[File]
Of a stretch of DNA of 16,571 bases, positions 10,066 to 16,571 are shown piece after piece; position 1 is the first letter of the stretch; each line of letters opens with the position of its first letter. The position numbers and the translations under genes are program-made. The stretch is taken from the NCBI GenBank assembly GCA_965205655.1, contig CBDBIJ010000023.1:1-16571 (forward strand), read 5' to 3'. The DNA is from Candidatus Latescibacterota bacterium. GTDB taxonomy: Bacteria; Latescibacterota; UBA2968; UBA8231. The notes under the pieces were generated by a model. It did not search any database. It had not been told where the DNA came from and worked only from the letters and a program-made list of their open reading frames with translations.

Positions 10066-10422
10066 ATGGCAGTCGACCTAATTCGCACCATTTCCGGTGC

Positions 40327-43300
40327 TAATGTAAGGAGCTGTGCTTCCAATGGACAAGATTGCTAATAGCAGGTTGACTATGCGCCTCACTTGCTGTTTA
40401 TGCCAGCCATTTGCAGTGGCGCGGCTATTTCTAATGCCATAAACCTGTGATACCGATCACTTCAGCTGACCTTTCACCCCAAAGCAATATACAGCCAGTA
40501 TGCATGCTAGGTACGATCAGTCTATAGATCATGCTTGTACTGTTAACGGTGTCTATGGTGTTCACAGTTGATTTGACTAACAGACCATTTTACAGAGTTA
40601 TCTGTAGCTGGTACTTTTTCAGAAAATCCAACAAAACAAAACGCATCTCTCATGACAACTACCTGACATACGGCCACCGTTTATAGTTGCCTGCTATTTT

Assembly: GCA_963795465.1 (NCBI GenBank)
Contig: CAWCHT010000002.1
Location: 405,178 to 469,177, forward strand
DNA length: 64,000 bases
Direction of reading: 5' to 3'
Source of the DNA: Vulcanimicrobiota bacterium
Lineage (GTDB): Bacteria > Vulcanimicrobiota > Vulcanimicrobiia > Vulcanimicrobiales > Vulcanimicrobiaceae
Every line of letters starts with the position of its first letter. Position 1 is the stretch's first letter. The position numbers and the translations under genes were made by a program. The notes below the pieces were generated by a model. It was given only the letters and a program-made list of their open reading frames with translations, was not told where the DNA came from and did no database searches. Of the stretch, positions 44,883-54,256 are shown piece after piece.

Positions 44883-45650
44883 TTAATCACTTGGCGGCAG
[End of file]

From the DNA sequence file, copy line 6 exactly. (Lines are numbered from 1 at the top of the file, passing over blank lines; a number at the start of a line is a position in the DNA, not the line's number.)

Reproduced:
40401 TGCCAGCCATTTGCAGTGGCGCGGCTATTTCTAATGCCATAAACCTGTGATACCGATCACTTCAGCTGACCTTTCACCCCAAAGCAATATACAGCCAGTA